Local, farm-to-table, nose-to-tail. It’s hard to believe that without the influence of individuals like Alice Waters, these are not words we would have used to describe American cooking. When Grace and I traveled around the country for the Design*Sponge at Home book tour, we were delighted by how many great restaurants there are around the country – from The Bachelor Farmer in Minneapolis to 5 & 10 in Athens, Georgia to Barbuzzo in Philly. This food awareness, an understanding of the importance of locally grown and organic is something that Alice Waters has been working to support for the last forty years.
For those who know about Alice Waters it’s not surprising learn that a semester abroad in France, helped shaped Alice’s attitude about food. But it was another city that helped define the way she would communicate about food – London – where Alice trained at a Montessori school. The Montessori method emphasizes practical and hands-on activities for children. The ideas are evident in Alice’s idea of an “edible education” and in her Edible Schoolyard, which encourages children to participate in the process growing, preparing, serving and eating their food. –Amy Azzarito
Alice Waters co-founded Chez Panisse in 1971. After her experience eating in France, not only did she miss mornings of hot baguettes served with apricot jams, and cafe au laits served in bowls, but she had also become completely captivated with the French aesthetic – of paying attention to every little detail. She was determined to bring that attention to detail to Chez Panisse. Her biggest decision was that the dinner menu would offer no choices. The menu would be new every night but it would be set – like going to someone’s house for a dinner party. In the early days of Chez Panisse, sourcing ingredients was an ever-present problem. Not only did they haunt supermarkets of Chinatown and the specialty food shops in Berkeley, but they also developed a hunter-gather culture – literally gathering watercress from streams, taking herbs from the gardens of friends and picking wild fennel by the roadside. Alice believed in the Montessori principle of learning while doing and brought that philosophy into the restaurant. No job was too menial – cooks washed their own dishes. And everyone, even the dishwashers, were expected to love food. Alice worked nearly every single day. Occasionally overworking herself to the point that her nervous system would shut down and she would become temporarily blinded.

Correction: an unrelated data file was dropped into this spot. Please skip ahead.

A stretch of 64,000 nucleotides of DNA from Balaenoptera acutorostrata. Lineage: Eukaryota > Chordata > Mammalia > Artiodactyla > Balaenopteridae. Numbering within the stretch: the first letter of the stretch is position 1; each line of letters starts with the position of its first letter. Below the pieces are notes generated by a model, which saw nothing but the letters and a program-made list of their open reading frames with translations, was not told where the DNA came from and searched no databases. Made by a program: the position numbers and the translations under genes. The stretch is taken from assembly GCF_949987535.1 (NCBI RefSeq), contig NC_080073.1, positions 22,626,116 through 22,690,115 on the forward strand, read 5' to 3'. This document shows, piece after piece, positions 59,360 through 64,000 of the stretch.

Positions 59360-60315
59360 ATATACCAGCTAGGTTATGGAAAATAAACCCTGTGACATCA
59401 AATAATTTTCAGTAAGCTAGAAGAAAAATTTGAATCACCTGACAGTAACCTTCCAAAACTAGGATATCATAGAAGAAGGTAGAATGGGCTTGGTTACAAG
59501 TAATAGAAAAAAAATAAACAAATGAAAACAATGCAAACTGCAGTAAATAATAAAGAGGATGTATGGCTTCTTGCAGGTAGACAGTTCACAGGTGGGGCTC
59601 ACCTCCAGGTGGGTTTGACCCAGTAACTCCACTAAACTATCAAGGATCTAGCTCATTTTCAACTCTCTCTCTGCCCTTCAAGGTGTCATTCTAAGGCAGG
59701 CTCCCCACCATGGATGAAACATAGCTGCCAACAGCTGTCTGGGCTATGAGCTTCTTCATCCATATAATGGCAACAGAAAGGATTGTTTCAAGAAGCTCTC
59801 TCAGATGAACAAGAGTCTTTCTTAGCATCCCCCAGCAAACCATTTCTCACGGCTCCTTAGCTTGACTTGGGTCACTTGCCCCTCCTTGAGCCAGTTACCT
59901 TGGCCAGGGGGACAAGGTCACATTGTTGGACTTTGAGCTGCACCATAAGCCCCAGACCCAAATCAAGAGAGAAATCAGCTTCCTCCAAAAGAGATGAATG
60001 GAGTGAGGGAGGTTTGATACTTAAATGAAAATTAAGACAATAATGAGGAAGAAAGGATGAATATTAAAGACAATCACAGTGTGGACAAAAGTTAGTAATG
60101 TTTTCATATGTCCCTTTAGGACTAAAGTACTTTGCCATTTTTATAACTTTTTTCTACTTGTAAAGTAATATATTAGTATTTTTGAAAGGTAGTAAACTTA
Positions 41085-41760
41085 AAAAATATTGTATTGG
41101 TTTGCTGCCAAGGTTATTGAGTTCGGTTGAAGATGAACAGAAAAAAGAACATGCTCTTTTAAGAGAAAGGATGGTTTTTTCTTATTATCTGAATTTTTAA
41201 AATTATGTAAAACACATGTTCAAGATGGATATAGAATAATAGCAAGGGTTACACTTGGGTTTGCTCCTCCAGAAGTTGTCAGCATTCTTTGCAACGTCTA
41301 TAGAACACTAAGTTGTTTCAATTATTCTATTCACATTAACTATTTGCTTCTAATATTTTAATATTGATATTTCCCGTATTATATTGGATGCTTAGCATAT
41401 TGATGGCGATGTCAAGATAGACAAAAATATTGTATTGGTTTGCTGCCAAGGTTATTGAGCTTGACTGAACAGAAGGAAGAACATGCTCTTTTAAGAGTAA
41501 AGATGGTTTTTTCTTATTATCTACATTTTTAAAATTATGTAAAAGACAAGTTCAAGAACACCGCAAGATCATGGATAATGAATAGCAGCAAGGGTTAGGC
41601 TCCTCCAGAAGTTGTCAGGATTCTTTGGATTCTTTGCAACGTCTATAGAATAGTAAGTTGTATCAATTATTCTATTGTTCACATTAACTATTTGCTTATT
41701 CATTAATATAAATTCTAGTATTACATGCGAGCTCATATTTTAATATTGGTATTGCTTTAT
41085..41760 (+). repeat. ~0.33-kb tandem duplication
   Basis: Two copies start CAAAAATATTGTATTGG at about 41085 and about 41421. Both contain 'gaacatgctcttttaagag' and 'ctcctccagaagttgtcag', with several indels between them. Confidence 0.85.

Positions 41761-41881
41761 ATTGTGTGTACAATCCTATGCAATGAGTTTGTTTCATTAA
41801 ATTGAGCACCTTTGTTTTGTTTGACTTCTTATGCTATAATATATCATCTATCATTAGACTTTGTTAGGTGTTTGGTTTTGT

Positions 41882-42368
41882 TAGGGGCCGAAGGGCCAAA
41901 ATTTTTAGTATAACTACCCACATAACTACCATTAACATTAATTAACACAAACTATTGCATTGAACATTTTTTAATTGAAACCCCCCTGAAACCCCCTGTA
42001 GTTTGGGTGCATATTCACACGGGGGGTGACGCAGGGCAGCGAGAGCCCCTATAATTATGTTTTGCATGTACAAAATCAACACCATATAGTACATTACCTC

Image above: 1. om beaker glass teapot $17.95 | 2. heart shaped pu-erh tea $5 | 3. tapered rolling pin $14.95 | 4. porcelain mortar and pestle $30 | 5. cafe bowl, heath chez panisse line $36 | 6. DeWit Dutch trowel $28 | 7. Mar Y Sol caracas basket tote $94 | 8. scissors $12 | 9. oak and jute string stand $38
The only break in the frenetic pace that she set for herself was when her daughter Fanny was born. Fanny was the inspiration for Edible Schoolyard, a program founded by Alice as a way to revamp the way that children in American eat. And when Fanny went to Yale, Alice helped start the Yale Sustainable Food Project. And back at Chez Panisse, the search for the best ingredients has lead to a long-standing cooperation between local chefs and small-scale growers. Isn’t it inspiring that a passion for baguettes in the morning, could lead to changing the face of the way the country eats? Thank you, Alice Waters!
(For more about Alice Waters, check out Alice Waters and Chez Panisse by Thomas NcNamee. I found it hugely fascinating and inspiring.)
Image above: 1. cutting fruit $25 | 2. Hudson Valley Seeds $15 | 3. French grocery bag $12 | 4. woven vine basket $58 | 5. teak dessert set $22 | 6. live edge cutting board $48 | 7. essentials honey pot $14.95 | 8. jute wrapped garden scissors $34
Image above: 1. stoneware compost pail $38 | 2. opinel kitchen set $49 | 3. hot-dipped steel watering can $48 | 4. pimary board group $15 ea | 5. myrtlewood garden trug $118 | 6. santa clara del cobre copper tray $125 | 7. pair of ceramic candlestick holders $75